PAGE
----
- in Science
It has been a devastating 10 months for the pupils of Woodmill High School.
First a fire ripped through the well-loved high school and additional support unit in Dunfermline.
Then, just as the remaining pupils prepared to return to the site, the coronavirus pandemic hit.
Pupils looking forward to getting back to their classrooms, friends and teachers were sent home with the rest of the country and their world was turned upside down again.
It could now be August – or later – before they are reunited.
The upheaval, worry and disruption has sent shockwaves through many families in the area.
The fire started in the Department of Additional Support (DAS) within the school and completely destroyed it.
Children with additional support needs felt the effects of the forced change, as did siblings within the mainstream parts of the school.
Science ‘We hit a brick wall as a family’
Josh, 13, only had three days at senior school when fire wrecked the building and the school was forced to shut.
His S1 has been spent with lessons at a nearby community centre, without full educational facilities.
He told BBC Scotland: ”Since the fire I’ve not really had much practical work at school so I’ve just like been doing the theory side of stuff.”
He said he had missed a lot of science experiments and home economics.
Josh was getting ready to go back to Woodmill this Easter after the construction of new portable classrooms and parts of the original building having been refurbished. But then came the Covid-19 lockdown.
His mum Kelly, 40, said: ”Over the last 12 months it’s just been a rollercoaster really for them and they have been really impacted.”
Her older son Kieran, 18, has special needs and a range of disabilities.
His sixth year came to an abrupt halt, all important social contact was lost and Kelly says they needed emergency help.
She said: “By week three [of lockdown] we had kind of hit a brick wall as a family. Kieran was quite distressed and was making himself ill.
“He wasn’t eating, he was making himself vomit, that was his way of expressing how he felt.”
Kieran said: “Lockdown has been very hard and I have been missing my friends from school.”
Kelly explained he is due to move to adult support services this summer and had really wanted a chance to say goodbye to the school community that had supported him through his childhood.
Science ‘Academically she’s managing but socially it’s destroying her’
Things have also been a challenge for Suzanne, 44 and her two children who have additional support needs.
She said the past year had taken its toll and caring for them at home without school had been immensely stressful.
She said 11-year-old Emma was worried about making the transition from P7 to S1 during lockdown.
“Academically she’s doing all right but socially it’s destroying her,” she said. “She’s becoming quite withdrawn.”
Callum’s special needs mean he is very anxious as well as highly tactile so he may have to stay at home for another year.
Suzanne said: “Even when the world starts to move again he’s obviously not going to be able to stick to social distancing rules that are going to be put in place so I do feel that this’ll impact onto us until such time as they come up with a vaccine for the virus because Callum really can’t go back to a normal life in the meantime.”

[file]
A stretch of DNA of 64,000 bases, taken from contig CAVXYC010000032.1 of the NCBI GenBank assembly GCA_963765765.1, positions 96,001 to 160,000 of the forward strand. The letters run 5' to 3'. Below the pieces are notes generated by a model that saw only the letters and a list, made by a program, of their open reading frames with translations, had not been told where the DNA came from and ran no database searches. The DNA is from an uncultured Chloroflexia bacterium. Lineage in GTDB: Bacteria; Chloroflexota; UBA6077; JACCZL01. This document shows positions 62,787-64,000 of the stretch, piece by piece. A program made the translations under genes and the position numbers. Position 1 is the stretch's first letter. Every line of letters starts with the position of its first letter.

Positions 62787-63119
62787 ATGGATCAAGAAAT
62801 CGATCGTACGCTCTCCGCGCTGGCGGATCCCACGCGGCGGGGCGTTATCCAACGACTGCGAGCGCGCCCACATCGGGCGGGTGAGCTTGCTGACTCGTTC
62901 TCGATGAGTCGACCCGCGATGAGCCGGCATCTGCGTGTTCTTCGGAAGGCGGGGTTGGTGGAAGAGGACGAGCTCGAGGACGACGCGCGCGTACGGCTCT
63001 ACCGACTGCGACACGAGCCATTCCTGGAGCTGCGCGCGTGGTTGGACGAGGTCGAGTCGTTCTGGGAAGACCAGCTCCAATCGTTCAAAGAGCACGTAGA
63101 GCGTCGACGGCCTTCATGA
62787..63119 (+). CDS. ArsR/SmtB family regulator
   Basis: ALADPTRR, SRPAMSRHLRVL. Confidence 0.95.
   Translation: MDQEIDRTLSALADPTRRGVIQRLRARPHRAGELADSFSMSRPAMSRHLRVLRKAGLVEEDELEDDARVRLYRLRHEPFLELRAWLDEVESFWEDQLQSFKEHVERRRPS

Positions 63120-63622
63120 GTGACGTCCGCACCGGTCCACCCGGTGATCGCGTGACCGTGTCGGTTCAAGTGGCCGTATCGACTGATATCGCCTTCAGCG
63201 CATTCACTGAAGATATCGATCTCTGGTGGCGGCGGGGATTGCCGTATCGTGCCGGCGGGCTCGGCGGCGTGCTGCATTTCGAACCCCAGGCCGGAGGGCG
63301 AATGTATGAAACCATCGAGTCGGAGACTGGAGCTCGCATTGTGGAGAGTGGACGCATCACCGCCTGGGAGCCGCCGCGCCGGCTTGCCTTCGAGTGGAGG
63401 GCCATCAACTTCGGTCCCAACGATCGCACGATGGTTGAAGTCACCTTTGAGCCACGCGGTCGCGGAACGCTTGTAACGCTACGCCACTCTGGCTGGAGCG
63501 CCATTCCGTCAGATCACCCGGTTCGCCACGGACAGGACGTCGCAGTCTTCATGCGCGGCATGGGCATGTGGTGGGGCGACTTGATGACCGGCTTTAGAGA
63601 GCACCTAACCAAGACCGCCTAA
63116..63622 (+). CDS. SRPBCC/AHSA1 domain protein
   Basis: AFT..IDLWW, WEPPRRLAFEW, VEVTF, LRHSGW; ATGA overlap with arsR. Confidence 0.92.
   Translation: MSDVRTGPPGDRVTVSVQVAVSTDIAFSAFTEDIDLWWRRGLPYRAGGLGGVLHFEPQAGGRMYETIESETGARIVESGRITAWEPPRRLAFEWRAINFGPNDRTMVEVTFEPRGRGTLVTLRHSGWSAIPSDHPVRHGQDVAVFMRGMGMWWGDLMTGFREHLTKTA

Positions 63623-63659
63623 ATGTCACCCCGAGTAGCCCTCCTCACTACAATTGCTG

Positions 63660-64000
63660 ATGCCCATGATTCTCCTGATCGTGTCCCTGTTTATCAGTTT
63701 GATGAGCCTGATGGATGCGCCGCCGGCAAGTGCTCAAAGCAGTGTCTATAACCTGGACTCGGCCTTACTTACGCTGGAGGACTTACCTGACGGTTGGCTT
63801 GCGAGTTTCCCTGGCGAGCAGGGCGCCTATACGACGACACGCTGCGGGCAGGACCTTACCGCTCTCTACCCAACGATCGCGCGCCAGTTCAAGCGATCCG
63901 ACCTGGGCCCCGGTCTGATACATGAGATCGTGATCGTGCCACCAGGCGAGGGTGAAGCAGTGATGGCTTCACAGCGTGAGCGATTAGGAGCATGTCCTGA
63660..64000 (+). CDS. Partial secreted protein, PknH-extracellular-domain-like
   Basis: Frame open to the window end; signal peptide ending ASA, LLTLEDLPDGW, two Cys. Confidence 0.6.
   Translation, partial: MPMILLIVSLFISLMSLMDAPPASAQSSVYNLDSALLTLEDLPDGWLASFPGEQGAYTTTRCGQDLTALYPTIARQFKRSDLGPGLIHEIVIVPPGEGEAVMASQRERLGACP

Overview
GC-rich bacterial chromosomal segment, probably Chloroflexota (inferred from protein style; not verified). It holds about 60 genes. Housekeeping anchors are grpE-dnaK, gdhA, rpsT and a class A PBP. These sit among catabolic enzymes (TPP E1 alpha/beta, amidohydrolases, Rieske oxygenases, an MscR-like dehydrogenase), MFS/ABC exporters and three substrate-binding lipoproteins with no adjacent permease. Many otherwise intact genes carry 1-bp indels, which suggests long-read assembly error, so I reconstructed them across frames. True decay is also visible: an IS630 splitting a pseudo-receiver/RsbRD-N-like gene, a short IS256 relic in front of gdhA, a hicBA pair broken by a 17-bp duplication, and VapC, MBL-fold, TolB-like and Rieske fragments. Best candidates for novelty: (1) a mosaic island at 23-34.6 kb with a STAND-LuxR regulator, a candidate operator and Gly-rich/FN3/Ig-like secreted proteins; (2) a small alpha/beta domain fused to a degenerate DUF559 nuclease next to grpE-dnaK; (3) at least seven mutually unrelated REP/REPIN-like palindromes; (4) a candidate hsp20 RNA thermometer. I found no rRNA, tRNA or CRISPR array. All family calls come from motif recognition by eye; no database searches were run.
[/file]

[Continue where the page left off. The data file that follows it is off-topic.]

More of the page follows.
Woodmill’s head teacher Sandy McIntosh confirmed letters were sent to parents this week to update them on how the current pandemic crisis had affected plans to rebuild the school.
He said: “Construction work had to stop at the school in March due to the restrictions caused by the coronavirus crisis, and this has inevitably led to a delay in our plans to have the new accommodation ready for pupils by August.
“The good news is that we are re-starting this business critical work in the next few weeks, taking into consideration all the new safe distancing requirements, and we should be on track for pupils to return to Woodmill DAS after the October holidays.”
Fife Council has said there is support available for vulnerable families.
Head of Education and Children’s Services, Shelagh McLean said: “Schools and head teachers are working closely with colleagues across our social work teams to make sure our most vulnerable children are being supported through this crisis and, and collectively we are contacting and meeting with families at least once a week to understand and respond to any changing needs.”
Science Woodmill High – timeline of disruption
25 August 2019 – On the first Sunday of the new school term, Woodmill High goes up in flames. Members of the community watched as firefighters battled through the night and the devastation of the fire was revealed at first light on Monday morning.
27 August – The local community raises £6,000 to help replace damaged equipment in the school, in particular for the Department of Additional Support (DAS) unit based there, where the fire started and which was completely destroyed. About 1,400 pupils are displaced and work begins to accommodate them elsewhere. But other local schools are at capacity. Pupils are split across a number of sites.
4 September – Fife Council announces that a £150m new education campus will be built to replace Woodmill High and incorporate St Columba’s High and Fife College in a new purpose-built facility. The bad news is that the facility is unlikely to be completed until 2024.
7 January 2020 – Woodmill High reopens to older year groups with a combination of salvaged classrooms and new temporary classrooms. It is hoped the rest of the school will be back for Easter and that the DAS pupils will be relocated back to the old site by August 2020.
18 March – Fife Council, in line with Scottish government guidance, prepares to close all schools by the end of the week.